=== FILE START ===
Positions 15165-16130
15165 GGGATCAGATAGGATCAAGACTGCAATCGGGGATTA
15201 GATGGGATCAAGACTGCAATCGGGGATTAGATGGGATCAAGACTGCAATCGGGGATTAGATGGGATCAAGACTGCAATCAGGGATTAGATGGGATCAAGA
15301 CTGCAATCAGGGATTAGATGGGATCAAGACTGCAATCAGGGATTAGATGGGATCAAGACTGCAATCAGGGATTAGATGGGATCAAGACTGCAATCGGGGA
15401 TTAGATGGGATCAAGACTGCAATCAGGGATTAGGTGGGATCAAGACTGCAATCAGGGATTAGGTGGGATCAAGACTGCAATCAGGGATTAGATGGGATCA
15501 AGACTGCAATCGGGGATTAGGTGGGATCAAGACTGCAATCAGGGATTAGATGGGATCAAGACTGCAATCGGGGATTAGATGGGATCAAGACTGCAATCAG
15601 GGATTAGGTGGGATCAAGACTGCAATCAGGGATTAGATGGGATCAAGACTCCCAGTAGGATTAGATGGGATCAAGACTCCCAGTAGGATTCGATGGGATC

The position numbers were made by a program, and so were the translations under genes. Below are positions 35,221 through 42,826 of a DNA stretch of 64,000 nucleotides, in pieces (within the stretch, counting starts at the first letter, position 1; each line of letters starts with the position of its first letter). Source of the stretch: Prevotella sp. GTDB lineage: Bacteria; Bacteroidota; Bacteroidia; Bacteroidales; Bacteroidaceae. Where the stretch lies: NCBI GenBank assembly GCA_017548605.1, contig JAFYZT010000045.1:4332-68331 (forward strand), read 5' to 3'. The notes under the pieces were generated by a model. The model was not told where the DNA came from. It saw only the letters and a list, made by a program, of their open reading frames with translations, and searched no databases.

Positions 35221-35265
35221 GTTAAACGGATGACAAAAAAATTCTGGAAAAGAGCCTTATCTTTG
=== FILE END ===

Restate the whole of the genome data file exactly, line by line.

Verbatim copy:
Positions 15165-16130
15165 GGGATCAGATAGGATCAAGACTGCAATCGGGGATTA
15201 GATGGGATCAAGACTGCAATCGGGGATTAGATGGGATCAAGACTGCAATCGGGGATTAGATGGGATCAAGACTGCAATCAGGGATTAGATGGGATCAAGA
15301 CTGCAATCAGGGATTAGATGGGATCAAGACTGCAATCAGGGATTAGATGGGATCAAGACTGCAATCAGGGATTAGATGGGATCAAGACTGCAATCGGGGA
15401 TTAGATGGGATCAAGACTGCAATCAGGGATTAGGTGGGATCAAGACTGCAATCAGGGATTAGGTGGGATCAAGACTGCAATCAGGGATTAGATGGGATCA
15501 AGACTGCAATCGGGGATTAGGTGGGATCAAGACTGCAATCAGGGATTAGATGGGATCAAGACTGCAATCGGGGATTAGATGGGATCAAGACTGCAATCAG
15601 GGATTAGGTGGGATCAAGACTGCAATCAGGGATTAGATGGGATCAAGACTCCCAGTAGGATTAGATGGGATCAAGACTCCCAGTAGGATTCGATGGGATC

The position numbers were made by a program, and so were the translations under genes. Below are positions 35,221 through 42,826 of a DNA stretch of 64,000 nucleotides, in pieces (within the stretch, counting starts at the first letter, position 1; each line of letters starts with the position of its first letter). Source of the stretch: Prevotella sp. GTDB lineage: Bacteria; Bacteroidota; Bacteroidia; Bacteroidales; Bacteroidaceae. Where the stretch lies: NCBI GenBank assembly GCA_017548605.1, contig JAFYZT010000045.1:4332-68331 (forward strand), read 5' to 3'. The notes under the pieces were generated by a model. The model was not told where the DNA came from. It saw only the letters and a list, made by a program, of their open reading frames with translations, and searched no databases.

Positions 35221-35265
35221 GTTAAACGGATGACAAAAAAATTCTGGAAAAGAGCCTTATCTTTG